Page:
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With Brazil set to achieve real GDP growth of just 2.4% in 2013, which according to Euromonitor estimates will be the lowest rate of growth across the BRICs, many analysts are questioning whether Brazil deserves its place in the BRIC markets. I would argue that it does, and that despite its challenges, Brazil remains a key location for global business.
Real GDP Growth in Brazil, BRIC and Emerging and Developing Countries: 2001-2020
Source: Euromonitor International from national statistics/UN/IMF
Note: Data from 2013-2020 are forecasts
The need for a new growth path
In the recent past, the Brazilian economy has benefited from high commodity prices, Chinese demand for its exports and a credit-fuelled consumption boom. As these drivers of growth unravel, Brazil is clearly in need of a new direction. Challenges to the economy are very real and Brazil’s detractors point to:
Its poor business environment. Brazil is ranked 130 out of 185 countries in the World Bank’s Ease of Doing Business ranking in 2013, this places it behind China and Russia. Its business environment is characterised by an over-complicated tax system and overly bureaucratic processes;
Weak infrastructure. Brazil’s poor-quality infrastructure is notorious. Its rail network is flimsy – the USA, with its similar land area, has a network more than 7 times larger – and its roads are in a parlous state of repair – added to which only 14% were paved in 2012. This adds costs to doing business – both financial and in terms of time. In 2013 the government has acted to improve investment in infrastructure and Olympics-related projects should also have some impact;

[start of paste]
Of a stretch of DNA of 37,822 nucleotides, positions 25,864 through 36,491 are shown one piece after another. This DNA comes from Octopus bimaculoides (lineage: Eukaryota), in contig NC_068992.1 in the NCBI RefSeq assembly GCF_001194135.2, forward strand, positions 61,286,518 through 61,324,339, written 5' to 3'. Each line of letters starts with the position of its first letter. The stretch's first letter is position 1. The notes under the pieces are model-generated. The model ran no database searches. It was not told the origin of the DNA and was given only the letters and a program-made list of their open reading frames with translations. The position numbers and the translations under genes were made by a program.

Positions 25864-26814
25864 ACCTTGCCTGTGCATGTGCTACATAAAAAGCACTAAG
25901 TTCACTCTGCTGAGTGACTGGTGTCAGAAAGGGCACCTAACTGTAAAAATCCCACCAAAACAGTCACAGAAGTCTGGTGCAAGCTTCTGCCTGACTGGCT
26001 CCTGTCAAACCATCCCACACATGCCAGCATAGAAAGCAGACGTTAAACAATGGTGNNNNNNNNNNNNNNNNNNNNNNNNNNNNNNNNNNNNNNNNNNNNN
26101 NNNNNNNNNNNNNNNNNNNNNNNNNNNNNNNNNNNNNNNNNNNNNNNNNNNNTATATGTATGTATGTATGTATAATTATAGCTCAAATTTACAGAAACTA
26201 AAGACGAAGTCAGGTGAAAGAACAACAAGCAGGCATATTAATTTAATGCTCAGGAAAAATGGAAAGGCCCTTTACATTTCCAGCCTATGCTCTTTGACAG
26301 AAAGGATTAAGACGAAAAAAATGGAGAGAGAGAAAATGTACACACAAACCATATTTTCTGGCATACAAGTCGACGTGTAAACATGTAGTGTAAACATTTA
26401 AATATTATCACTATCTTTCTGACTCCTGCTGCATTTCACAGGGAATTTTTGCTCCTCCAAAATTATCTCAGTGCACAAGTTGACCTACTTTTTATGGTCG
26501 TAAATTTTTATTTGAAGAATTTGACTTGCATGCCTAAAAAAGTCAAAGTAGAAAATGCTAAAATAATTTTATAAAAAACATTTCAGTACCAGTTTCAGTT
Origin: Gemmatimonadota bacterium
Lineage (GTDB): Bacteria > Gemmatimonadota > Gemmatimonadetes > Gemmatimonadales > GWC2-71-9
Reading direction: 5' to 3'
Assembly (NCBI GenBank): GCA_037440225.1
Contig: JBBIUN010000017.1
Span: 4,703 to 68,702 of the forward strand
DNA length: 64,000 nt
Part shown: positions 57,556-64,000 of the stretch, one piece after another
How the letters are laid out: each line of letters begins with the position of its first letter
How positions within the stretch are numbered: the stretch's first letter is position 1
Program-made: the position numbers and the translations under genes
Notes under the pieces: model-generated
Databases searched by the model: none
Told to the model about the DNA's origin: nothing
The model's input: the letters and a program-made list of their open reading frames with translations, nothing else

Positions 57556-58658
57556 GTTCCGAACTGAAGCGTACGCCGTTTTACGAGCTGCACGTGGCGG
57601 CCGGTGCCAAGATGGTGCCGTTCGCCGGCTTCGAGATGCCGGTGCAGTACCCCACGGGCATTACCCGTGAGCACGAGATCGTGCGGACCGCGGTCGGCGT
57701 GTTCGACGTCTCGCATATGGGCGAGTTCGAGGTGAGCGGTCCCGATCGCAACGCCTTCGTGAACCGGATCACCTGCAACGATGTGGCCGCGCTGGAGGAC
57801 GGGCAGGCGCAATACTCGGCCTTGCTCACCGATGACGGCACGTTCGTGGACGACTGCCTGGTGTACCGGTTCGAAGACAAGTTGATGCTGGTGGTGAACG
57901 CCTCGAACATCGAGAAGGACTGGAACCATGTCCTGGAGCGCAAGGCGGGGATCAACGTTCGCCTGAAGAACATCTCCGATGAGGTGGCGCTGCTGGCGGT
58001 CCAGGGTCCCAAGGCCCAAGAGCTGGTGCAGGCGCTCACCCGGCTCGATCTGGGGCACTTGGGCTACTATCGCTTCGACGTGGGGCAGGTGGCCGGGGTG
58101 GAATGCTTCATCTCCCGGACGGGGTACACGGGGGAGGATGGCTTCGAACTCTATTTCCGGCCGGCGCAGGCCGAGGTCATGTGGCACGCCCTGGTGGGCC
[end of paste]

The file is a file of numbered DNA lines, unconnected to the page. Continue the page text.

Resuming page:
A reliance on credit-fuelled consumption and a lack of investment have led to imbalances in the economy. Consumer lending in Brazil outpaced that of the other BRICs in 2012, and gross fixed capital formation, at 18.1% of GDP in 2012, was the lowest of the four economies. A lack of domestic savings makes Brazil dependent on inflows of foreign capital which at a time of heightened volatility in markets is a clear risk;
For a large economy, Brazil is not a big player in terms of global trade. In 2012 it ranked as the 22nd largest exporter globally, far behind Russia, India and China and accounting for just 7.8% of total BRIC exports. This indicates a lack of global competitiveness which has been particularly visible in manufacturing;
Along with many emerging markets, Brazil is suffering from a weak currency. Depreciating currencies make exports cheaper and the weaker Real has been a contributing factor in the acceleration of Brazil’s container trade, which according to data from Maersk rose by 3.8% in the second quarter of 2013 over the previous quarter. However, a weak currency also fuels inflation by increasing the cost of imports. Brazil’s inflation is expected to increase to 6.5% in 2013, although this is still lower than that of India and Russia it is a problem for policymakers.
An impressive transformation
I would argue that despite these challenges, Brazil’s transformation from economic mismanagement in the past – it has had six currencies since 1970 – through to its openness to Foreign Direct Investment (FDI), macroeconomic stability, low unemployment, inflation targeting and fast-growing consumer market is hugely impressive.